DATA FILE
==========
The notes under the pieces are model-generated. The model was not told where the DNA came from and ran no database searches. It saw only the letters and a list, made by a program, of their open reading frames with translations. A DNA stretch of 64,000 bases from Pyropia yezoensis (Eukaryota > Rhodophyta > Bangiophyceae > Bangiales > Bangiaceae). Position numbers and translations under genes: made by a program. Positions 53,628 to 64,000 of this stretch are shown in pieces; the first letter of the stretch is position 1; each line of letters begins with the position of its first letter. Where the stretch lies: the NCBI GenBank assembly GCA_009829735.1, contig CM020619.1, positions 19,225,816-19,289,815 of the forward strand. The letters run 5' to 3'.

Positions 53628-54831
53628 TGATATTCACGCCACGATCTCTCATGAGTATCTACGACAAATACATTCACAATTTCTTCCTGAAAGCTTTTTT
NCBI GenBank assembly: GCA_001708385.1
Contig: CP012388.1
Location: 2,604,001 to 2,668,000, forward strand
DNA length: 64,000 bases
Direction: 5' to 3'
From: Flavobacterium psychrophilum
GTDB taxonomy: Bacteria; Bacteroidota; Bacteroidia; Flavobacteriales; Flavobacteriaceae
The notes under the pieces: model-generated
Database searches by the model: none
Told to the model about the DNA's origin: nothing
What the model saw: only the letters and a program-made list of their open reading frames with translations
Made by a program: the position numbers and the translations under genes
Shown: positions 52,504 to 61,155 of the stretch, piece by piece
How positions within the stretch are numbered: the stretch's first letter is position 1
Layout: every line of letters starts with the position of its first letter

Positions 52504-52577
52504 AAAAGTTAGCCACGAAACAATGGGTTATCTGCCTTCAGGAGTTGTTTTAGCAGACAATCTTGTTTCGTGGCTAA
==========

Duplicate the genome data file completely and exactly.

The notes under the pieces are model-generated. The model was not told where the DNA came from and ran no database searches. It saw only the letters and a list, made by a program, of their open reading frames with translations. A DNA stretch of 64,000 bases from Pyropia yezoensis (Eukaryota > Rhodophyta > Bangiophyceae > Bangiales > Bangiaceae). Position numbers and translations under genes: made by a program. Positions 53,628 to 64,000 of this stretch are shown in pieces; the first letter of the stretch is position 1; each line of letters begins with the position of its first letter. Where the stretch lies: the NCBI GenBank assembly GCA_009829735.1, contig CM020619.1, positions 19,225,816-19,289,815 of the forward strand. The letters run 5' to 3'.

Positions 53628-54831
53628 TGATATTCACGCCACGATCTCTCATGAGTATCTACGACAAATACATTCACAATTTCTTCCTGAAAGCTTTTTT
NCBI GenBank assembly: GCA_001708385.1
Contig: CP012388.1
Location: 2,604,001 to 2,668,000, forward strand
DNA length: 64,000 bases
Direction: 5' to 3'
From: Flavobacterium psychrophilum
GTDB taxonomy: Bacteria; Bacteroidota; Bacteroidia; Flavobacteriales; Flavobacteriaceae
The notes under the pieces: model-generated
Database searches by the model: none
Told to the model about the DNA's origin: nothing
What the model saw: only the letters and a program-made list of their open reading frames with translations
Made by a program: the position numbers and the translations under genes
Shown: positions 52,504 to 61,155 of the stretch, piece by piece
How positions within the stretch are numbered: the stretch's first letter is position 1
Layout: every line of letters starts with the position of its first letter

Positions 52504-52577
52504 AAAAGTTAGCCACGAAACAATGGGTTATCTGCCTTCAGGAGTTGTTTTAGCAGACAATCTTGTTTCGTGGCTAA